We report the case of a 55-year-old woman presenting with progressive memory impairment secondary to a transsphenoidal encephalocele involving her dominant medial temporal lobe. Her clinical deterioration was accompanied by radiological progression in the encephalocele's size and associated encephalomalacia. Through a temporal craniotomy, her encephalocele was resected and the defect closed. Baseline neuropsychological assessment indicated global cognitive impairment, but post-operatively, she reported improved memory and concentration...
December 17, 2017: Acta Neurochirurgica
A B Ezeala-Adikaibe, S C Ohaegbulam, C A Ndubuisi
INTRODUCTION: Seizures are common reasons for neurologic consultations and investigations. In the absence of magnetic resonance imaging, computerized tomography scanning of the brain is a reliable and cheaper alternative. Little is known about the pattern of brain lesions in patients with recurrent seizures in Nigeria. OBJECTIVES: To determine the pattern of significant intracerebral lesions in patients presenting with recurrent seizures in a tertiary hospital in Enugu...
October 2017: Nigerian Journal of Clinical Practice
Raffaella Comitato, Roberto Ambra, Fabio Virgili
Vitamin E is a generic term frequently used to group together eight different molecules, namely: α-, β-, γ- and δ-tocopherol and the corresponding tocotrienols. The term tocopherol and eventually Vitamin E and its related activity was originally based on the capacity of countering foetal re-absorption in deficient rodents or the development of encephalomalacia in chickens. In humans, Vitamin E activity is generally considered to be solely related to the antioxidant properties of the tocolic chemical structure...
November 18, 2017: Antioxidants (Basel, Switzerland)
Panagiotis Kerezoudis, Sanjeet S Grewal, Matthew Stead, Brian Nils Lundstrom, Jeffrey W Britton, Cheolsu Shin, Gregory D Cascino, Benjamin H Brinkmann, Gregory A Worrell, Jamie J Van Gompel
OBJECTIVE Epilepsy surgery is effective for lesional epilepsy, but it can be associated with significant morbidity when seizures originate from eloquent cortex that is resected. Here, the objective was to describe chronic subthreshold cortical stimulation and evaluate its early surgical safety profile in adult patients with epilepsy originating from seizure foci in cortex that is not amenable to resection. METHODS Adult patients with focal drug-resistant epilepsy underwent intracranial electroencephalography monitoring for evaluation of resection...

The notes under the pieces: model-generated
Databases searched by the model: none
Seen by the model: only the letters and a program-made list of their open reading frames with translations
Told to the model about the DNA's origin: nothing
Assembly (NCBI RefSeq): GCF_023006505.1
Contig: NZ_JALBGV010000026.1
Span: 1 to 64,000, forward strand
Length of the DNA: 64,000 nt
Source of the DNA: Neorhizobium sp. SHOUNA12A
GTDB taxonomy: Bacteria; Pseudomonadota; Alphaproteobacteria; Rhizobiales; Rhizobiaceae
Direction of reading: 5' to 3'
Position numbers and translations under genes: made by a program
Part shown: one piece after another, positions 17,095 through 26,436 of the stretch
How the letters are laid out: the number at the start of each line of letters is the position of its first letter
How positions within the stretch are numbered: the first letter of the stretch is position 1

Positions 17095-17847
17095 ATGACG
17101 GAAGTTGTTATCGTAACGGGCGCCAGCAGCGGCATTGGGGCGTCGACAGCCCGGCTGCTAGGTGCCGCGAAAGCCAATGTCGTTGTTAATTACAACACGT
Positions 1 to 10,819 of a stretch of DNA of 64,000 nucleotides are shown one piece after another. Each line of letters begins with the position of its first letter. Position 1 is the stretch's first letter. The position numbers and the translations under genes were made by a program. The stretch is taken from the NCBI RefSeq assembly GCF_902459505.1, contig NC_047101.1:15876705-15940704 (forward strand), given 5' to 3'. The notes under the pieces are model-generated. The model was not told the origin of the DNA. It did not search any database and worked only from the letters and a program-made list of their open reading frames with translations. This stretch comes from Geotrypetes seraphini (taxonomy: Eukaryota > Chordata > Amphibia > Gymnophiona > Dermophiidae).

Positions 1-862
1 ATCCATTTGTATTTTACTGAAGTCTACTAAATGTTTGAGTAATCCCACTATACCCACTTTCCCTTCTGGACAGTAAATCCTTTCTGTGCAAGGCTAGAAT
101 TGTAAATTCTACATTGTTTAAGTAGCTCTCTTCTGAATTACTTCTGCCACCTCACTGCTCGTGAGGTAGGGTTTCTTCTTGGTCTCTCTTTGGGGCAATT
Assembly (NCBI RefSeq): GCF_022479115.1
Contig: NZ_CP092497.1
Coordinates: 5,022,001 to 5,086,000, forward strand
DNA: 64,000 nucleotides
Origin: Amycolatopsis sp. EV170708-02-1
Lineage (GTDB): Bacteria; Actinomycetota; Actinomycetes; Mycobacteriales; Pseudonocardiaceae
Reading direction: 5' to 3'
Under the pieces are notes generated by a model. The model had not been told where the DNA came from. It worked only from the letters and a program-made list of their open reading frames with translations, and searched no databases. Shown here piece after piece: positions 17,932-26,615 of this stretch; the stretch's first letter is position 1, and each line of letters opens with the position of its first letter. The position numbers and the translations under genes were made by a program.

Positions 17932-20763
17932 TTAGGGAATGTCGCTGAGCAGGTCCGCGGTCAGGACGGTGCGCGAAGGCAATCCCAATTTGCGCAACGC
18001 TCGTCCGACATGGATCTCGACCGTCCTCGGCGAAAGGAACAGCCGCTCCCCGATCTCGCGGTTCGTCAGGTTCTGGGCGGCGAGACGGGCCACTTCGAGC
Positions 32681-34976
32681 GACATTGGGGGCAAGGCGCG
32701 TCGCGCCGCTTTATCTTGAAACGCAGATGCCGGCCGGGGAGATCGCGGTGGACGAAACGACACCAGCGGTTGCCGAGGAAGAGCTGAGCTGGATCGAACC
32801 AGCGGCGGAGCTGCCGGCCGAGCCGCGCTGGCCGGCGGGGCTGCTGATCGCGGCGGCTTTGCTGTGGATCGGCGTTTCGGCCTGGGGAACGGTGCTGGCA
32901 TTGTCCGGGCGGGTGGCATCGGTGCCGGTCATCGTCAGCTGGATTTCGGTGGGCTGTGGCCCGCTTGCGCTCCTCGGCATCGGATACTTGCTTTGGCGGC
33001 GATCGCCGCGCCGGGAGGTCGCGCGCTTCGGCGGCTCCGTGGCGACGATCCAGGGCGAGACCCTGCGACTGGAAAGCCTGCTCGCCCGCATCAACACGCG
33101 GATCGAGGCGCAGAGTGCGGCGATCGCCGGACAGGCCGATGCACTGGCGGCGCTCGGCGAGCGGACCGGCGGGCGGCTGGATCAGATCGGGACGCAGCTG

October 20, 2017: Journal of Neurosurgery
Erin D Bigler
Structural neuroimaging of athletes who have sustained a sports-related concussion (SRC) can be viewed as either standard clinical imaging or with advanced neuroimaging methods that quantitatively assess brain structure. Negative findings from conventional computed tomography (CT) or magnetic resonance imaging (MRI) are the norm in SRC. Nonetheless, these conventional measures remain the first line of neuroimaging of the athlete as they do detect clinically significant pathologies, when present, such as hemorrhagic abnormalities in the form of hematomas, contusions and mircobleeds along with regions of focal encephalomalacia or other signal abnormalities, with CT best capable of detecting skull fractures...
September 13, 2017: International Journal of Psychophysiology
Dan-Dan Wang, Yue-Shan Piao, Ingmar Blumcke, Roland Coras, Wen-Jing Zhou, Qiu-Ping Gui, Cui-Cui Liu, Jing-Xia Hu, Li-Zhen Cao, Guo-Jun Zhang, De-Hong Lu
OBJECTIVE: In 2011, the International League Against Epilepsy (ILAE) proposed a consensus classification system of focal cortical dysplasia (FCD) to distinguish clinicopathological subtypes, for example, "isolated" FCD type Ia-c and IIa-b, versus "associated" FCD type IIIa-d. The histopathological differentiation of FCD type I and III variants remains, however, a challenging issue in everyday practice. We present a unique histopathological pattern in patients with difficult-to-diagnose FCD, which highlights this dilemma, but also helps to refine the current ILAE classification scheme of FCD...
October 2017: Epilepsia
Ahmed Z Elmaadawi, Shady I Mashaly, Suhayl Nasr
No abstract text is available yet for this article.
December 2017: Journal of ECT
Deyin Xing, Erik G Jenson, Christopher A Zwick, Fausto J Rodriguez, Robert J Kurman